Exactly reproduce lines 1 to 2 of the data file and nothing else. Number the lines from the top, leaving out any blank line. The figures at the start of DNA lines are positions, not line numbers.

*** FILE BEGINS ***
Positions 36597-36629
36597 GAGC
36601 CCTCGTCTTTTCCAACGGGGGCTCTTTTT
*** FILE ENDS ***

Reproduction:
Positions 36597-36629
36597 GAGC